The best of EcoWatch, right in your inbox. Sign up for our email newsletter!
Documentary Exposes Wildlife Services' Secret Killings
This month, Predator Defense launches a nationwide film screening tour of their documentary detailing the secretive killings of the Wildlife Services, a department of the U.S. Department of Agriculture (USDA), which kills more than one million coyotes, bears, otters, foxes, birds and other animals each year without any requirement to disclose its activities to the public.
In the film, Exposed: USDA’s Secret War on Wildlife, former federal agents-turned-whistle-blowers go on record to disclose their take on Wildlife Services: an unaccountable, out of control, wildlife killing machine that acts at the bidding of corporate agriculture and the hunting lobby, all with taxpayer dollars.
In December, Center for Biological Diversity, Project Coyote, Animal Welfare Institute and Animal Legal Defense Fund petitioned the Obama Administration to reform the agency, calling for regulations including the requirement that Wildlife Services release information to the public about the animals it kills. Later in December, the USDA’s Inspector General confirmed an audit of the agency will take place this year.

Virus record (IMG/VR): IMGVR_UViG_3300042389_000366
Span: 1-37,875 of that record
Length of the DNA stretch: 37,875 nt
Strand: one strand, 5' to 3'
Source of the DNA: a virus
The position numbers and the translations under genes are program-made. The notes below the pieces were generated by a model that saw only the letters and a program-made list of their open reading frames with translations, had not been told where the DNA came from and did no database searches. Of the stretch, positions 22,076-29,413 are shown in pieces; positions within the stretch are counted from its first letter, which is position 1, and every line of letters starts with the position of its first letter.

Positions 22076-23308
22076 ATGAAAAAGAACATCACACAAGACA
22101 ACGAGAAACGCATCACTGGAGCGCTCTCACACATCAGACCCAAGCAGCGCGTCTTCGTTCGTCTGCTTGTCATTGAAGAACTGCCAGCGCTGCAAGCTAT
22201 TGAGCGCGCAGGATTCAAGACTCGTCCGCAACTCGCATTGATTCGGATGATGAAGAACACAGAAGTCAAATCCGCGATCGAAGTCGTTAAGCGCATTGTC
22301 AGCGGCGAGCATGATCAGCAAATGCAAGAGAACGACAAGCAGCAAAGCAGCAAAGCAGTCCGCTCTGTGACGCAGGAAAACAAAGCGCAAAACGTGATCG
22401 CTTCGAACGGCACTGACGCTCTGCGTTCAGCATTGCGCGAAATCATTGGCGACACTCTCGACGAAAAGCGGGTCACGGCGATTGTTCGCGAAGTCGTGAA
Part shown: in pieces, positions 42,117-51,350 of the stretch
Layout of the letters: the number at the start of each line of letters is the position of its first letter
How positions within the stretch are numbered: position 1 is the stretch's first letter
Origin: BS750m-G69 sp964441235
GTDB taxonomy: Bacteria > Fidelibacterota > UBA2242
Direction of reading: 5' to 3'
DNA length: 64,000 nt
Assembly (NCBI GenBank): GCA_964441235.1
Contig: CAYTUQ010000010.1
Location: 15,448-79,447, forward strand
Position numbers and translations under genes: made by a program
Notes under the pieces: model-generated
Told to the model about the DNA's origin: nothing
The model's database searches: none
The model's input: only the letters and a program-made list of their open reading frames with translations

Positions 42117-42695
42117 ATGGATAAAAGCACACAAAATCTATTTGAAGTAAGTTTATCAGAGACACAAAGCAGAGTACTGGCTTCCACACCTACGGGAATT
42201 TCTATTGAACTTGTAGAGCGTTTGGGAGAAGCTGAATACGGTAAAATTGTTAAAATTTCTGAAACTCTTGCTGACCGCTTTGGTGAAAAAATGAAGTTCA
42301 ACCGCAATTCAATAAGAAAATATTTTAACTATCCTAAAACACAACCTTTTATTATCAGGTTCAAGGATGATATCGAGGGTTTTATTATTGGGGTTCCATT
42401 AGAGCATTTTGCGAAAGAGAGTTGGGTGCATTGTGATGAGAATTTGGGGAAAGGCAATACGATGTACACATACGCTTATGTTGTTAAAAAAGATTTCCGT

Visit EcoWatch’s BIODIVERSITY page for more related news on this topic.
EcoWatch Daily Newsletter
A middle-aged married couple in China was diagnosed with pneumonic plague, a highly infectious disease similar to bubonic plague, which ravaged Europe in the middle ages, as CNN reported.
Dairy aisles have exploded with milk and milk alternative options over the past few years, and choosing the healthiest milk isn't just about the fat content.
Whether you're looking beyond cow's milk for health reasons or dietary preferences or simply want to experiment with different options, you may wonder which type of milk is healthiest for you.
At least 1,688 dams across the U.S. are in such a hazardous condition that, if they fail, could force life-threatening floods on nearby homes, businesses, infrastructure or entire communities, according to an in-depth analysis of public records conducted by the the Associated Press.
By Sabrina Kessler
Far-reaching allegations about how a climate-sinning American multinational could shamelessly lie to the public about its wrongdoing mobilized a small group of New York students on a cold November morning. They stood in front of New York's Supreme Court last week to follow the unprecedented lawsuit against ExxonMobil.
By Alex Robinson
Leah Garcés used to hate poultry farmers.
The animal rights activist, who opposes factory farming, had an adversarial relationship with chicken farmers until around five years ago, when she sat down to listen to one. She met a poultry farmer called Craig Watts in rural North Carolina and learned that the problems stemming from factory farming extended beyond animal cruelty.
Temperatures plunged rapidly across the U.S. this week and around 70 percent of the population is expected to experience temperatures around freezing Wednesday.